/Hinds County jail still lags on reforms, report finds

Hinds County jail still lags on reforms, report finds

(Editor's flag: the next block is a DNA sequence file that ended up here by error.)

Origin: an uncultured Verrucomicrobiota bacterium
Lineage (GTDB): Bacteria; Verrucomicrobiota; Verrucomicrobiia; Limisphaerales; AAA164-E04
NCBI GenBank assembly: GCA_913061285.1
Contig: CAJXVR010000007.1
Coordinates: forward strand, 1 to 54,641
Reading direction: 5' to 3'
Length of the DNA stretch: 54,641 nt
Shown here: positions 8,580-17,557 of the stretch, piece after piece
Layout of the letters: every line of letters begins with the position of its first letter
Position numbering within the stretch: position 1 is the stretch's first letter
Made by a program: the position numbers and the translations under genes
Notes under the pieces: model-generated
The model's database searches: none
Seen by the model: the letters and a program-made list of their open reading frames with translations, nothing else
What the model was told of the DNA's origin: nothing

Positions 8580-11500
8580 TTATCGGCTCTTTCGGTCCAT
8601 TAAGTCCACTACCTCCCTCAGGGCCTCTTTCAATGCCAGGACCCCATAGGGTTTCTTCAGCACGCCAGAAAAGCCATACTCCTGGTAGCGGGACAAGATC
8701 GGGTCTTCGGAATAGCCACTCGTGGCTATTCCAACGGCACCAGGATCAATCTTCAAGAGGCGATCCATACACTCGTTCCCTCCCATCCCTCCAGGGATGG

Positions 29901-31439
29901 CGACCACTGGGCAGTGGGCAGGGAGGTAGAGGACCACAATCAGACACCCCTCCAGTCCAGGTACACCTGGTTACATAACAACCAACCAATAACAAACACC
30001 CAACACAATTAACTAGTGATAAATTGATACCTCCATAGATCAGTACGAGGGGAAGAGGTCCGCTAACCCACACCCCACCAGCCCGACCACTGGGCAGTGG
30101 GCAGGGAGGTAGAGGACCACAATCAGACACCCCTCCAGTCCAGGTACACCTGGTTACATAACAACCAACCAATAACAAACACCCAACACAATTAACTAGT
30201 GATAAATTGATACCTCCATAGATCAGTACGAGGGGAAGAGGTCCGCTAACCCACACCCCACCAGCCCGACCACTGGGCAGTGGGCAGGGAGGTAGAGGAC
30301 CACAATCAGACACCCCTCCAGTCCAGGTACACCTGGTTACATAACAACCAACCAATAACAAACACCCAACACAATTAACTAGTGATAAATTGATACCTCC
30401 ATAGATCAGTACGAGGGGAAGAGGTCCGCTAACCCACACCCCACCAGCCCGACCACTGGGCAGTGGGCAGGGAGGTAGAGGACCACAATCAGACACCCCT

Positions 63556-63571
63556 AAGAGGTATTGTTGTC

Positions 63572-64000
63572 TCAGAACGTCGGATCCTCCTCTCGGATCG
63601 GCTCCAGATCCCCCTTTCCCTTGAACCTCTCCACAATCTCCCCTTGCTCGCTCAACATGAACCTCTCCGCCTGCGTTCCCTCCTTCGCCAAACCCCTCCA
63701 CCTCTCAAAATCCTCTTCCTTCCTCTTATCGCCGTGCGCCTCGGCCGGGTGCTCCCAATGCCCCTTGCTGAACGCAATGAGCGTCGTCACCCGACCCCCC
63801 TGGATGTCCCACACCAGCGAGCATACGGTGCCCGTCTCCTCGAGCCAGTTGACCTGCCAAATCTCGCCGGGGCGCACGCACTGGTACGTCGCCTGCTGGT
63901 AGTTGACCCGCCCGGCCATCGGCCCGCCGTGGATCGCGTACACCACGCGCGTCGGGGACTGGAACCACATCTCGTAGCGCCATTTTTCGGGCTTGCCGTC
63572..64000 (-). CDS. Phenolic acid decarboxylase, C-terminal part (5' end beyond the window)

These are among the issues highlighted by the court monitor’s report, released earlier in the month. It shows that, two years after Hinds County signed a federal agreement to reform their jails, the county has not made sufficient progress. Elizabeth E. Simpson, a court monitor, found that the county was not complying with two-thirds of the 92 requirements as stipulated in the 2016 agreement between the county of Hinds County and the U.S. Department of Justice. Pretrial issues were the focus of the initial settlement between Hinds County and the Department of Justice. The county was required to create a criminal justice coordination committee and resolve safety, security, and staffing problems in its Jackson-based jails and the Henley-Young Juvenile Justice Center. A federal consent decree is also in effect for Hinds County, which was issued as a result of a 2011 lawsuit. It is intended to improve conditions within Henley-Young. The DOJ settlement saw the county begin to transfer all juvenile detainees to Henley Young, instead of housing them in adult facilities. The report states that although placing youths at Henley Young is a “great improvement” over keeping them in Raymond jail, Henley Young has seen an increase in behavior issues among juveniles being charged as adults and a greater use of isolation to address these issues. Simpson stated in his Aug. 1 report that “many of the recommendations in previous reports and/or requirements in the Settlement Agreement haven’t been implemented.” It is therefore not surprising that hopes for a smooth transition are being thwarted by the realities of dealing with older, longer-term youth. Simpson noted in the report that people are still held without charge for more than 90 days. This issue sparked a dispute between Robert Shuler Smith, District Attorney, and Tomie Green, Hinds Circuit Court Judge. Green was accused of releasing suspects in violent crimes without informing his office. Green responded that both agreements “reveal Constitution violations resulting in delays in securing timely Indictments and timely disposal of cases by the prosecutors.” She released a statement. “Significant and very meaningful progress” was made in mental health services. This included better-defined evaluation processes, consistent evaluations and treatment. The original settlement stipulates that Hinds County must keep “substantial compliance with” the agreement for at most two years. Victor Mason, Hinds County Sheriff, who oversees the daily operations at the detention center’s detention facility, didn’t immediately respond to inquiries for comment. Biloxi will host a status conference on the ongoing agreement on Aug. 29.